The shoot was a massive effort, both logistically and psychologically. We were to organize a 20+ crew to work in one of Norways biggest indoor halls (Norwegian Trade Expo), assemble a huge stage and light setup, and to rehearse and shoot a 40+ orchestra. And for the director and myself, it was important to keep the energy at full speed, even though we repeated so many of the setups. Every shot, every pan, had to be done 3 times, for each of the three backdrop-films. And the third time was just as important as the first. This was a potential energykiller for the orchestra and ourself. That’s one of the reasons we spread the pyro sequences throughout the day, to have something that “refreshed” the shoot. with Per at the buttons delivered beautifully.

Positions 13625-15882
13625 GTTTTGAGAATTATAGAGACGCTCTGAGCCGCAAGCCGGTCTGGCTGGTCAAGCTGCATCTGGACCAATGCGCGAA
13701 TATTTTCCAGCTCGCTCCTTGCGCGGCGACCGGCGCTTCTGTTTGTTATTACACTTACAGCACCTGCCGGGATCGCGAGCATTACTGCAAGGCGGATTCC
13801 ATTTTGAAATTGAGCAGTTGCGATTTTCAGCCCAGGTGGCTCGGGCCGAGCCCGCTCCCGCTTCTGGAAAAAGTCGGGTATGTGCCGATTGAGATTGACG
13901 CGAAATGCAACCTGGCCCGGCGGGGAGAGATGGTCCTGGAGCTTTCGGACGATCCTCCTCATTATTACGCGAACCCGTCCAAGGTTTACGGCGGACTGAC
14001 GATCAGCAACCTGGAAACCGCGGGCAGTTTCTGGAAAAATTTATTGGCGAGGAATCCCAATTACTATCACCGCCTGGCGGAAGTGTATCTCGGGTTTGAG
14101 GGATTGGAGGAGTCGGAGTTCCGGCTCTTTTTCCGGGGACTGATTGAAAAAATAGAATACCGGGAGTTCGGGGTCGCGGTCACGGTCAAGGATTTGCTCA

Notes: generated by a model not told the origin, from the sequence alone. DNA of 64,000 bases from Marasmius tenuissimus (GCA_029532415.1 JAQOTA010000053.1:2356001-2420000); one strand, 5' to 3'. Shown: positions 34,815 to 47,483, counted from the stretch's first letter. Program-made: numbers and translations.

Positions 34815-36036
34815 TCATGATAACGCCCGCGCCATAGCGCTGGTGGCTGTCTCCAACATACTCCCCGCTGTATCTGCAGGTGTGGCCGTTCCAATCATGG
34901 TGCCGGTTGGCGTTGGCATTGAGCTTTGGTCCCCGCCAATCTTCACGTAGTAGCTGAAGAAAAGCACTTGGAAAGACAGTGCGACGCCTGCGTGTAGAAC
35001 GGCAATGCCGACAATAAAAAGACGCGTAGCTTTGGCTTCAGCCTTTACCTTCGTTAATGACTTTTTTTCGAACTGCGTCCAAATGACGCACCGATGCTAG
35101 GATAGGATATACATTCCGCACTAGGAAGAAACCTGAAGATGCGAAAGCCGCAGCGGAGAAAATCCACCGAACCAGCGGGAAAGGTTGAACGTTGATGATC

Pyrosequence, captured at 120fps

We thought early on that the edit would be straight forward, because of the backdrop films “locking” us in with regards to sync. Not so much. It was of course possible to slip and slide backdrop sync, go to fullscreen, or use shots from another “city backdrop”. In short, everything was possible, and mad cred is deserved for Magnus, the director and editor, for exploring all options. The end result is in my opinion extremely tight and thought through.